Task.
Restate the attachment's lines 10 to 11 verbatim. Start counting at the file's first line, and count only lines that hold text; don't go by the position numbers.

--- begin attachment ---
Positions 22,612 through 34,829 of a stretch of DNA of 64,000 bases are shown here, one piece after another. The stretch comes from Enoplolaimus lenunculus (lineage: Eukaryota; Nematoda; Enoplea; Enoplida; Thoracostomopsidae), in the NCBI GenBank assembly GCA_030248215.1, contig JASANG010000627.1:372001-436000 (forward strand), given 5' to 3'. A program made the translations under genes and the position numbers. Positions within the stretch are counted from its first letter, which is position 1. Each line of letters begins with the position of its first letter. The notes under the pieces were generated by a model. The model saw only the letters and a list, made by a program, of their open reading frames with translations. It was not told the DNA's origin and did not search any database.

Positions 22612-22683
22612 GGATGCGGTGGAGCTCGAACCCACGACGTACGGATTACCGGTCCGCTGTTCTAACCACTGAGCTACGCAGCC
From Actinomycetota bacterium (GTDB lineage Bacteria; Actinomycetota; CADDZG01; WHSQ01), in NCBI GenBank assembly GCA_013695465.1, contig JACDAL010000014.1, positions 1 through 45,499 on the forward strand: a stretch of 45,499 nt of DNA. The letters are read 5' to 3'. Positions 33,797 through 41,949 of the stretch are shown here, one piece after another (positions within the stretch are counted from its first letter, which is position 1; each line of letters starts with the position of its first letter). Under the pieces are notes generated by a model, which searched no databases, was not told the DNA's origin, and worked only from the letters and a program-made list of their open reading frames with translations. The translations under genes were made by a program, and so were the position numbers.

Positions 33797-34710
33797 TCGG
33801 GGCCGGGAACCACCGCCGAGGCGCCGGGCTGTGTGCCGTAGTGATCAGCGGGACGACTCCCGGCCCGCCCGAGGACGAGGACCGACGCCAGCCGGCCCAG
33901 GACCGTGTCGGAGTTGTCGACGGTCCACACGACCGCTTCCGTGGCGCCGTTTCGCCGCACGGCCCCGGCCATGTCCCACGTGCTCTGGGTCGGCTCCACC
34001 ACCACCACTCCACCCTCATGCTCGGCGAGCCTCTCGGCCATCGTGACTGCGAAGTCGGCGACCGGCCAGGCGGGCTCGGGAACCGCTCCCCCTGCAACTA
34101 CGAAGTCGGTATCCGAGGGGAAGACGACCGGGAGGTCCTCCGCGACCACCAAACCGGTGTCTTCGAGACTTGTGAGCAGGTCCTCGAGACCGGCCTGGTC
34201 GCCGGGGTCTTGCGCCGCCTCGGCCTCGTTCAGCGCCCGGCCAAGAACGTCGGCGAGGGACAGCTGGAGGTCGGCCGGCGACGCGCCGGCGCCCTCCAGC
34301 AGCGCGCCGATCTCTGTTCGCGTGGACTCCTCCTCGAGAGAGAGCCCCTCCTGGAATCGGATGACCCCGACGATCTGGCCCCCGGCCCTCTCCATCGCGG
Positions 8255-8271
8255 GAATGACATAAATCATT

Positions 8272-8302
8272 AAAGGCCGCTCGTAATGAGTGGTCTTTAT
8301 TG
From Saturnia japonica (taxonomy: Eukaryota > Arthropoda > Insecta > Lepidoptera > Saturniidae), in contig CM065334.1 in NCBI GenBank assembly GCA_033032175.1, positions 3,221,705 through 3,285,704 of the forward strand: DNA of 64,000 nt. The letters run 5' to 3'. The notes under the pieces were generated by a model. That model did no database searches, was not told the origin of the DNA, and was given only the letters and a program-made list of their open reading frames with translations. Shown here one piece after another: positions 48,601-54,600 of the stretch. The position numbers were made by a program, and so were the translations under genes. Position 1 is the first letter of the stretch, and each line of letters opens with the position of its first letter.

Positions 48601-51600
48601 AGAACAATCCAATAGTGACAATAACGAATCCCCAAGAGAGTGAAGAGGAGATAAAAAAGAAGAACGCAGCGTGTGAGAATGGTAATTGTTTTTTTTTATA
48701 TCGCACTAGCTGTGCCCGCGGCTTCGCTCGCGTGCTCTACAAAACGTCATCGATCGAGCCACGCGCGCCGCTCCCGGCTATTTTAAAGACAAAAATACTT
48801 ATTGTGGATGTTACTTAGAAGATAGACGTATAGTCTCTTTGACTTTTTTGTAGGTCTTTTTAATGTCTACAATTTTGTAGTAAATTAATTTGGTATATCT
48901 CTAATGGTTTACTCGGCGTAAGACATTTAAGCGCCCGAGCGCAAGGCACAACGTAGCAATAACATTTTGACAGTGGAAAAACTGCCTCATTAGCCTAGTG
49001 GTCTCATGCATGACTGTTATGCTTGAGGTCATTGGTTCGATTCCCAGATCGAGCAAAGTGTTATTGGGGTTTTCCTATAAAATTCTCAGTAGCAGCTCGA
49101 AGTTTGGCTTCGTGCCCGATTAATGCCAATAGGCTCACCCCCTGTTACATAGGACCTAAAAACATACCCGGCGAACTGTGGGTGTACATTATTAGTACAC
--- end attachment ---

34101 CGAAGTCGGTATCCGAGGGGAAGACGACCGGGAGGTCCTCCGCGACCACCAAACCGGTGTCTTCGAGACTTGTGAGCAGGTCCTCGAGACCGGCCTGGTC
34201 GCCGGGGTCTTGCGCCGCCTCGGCCTCGTTCAGCGCCCGGCCAAGAACGTCGGCGAGGGACAGCTGGAGGTCGGCCGGCGACGCGCCGGCGCCCTCCAGC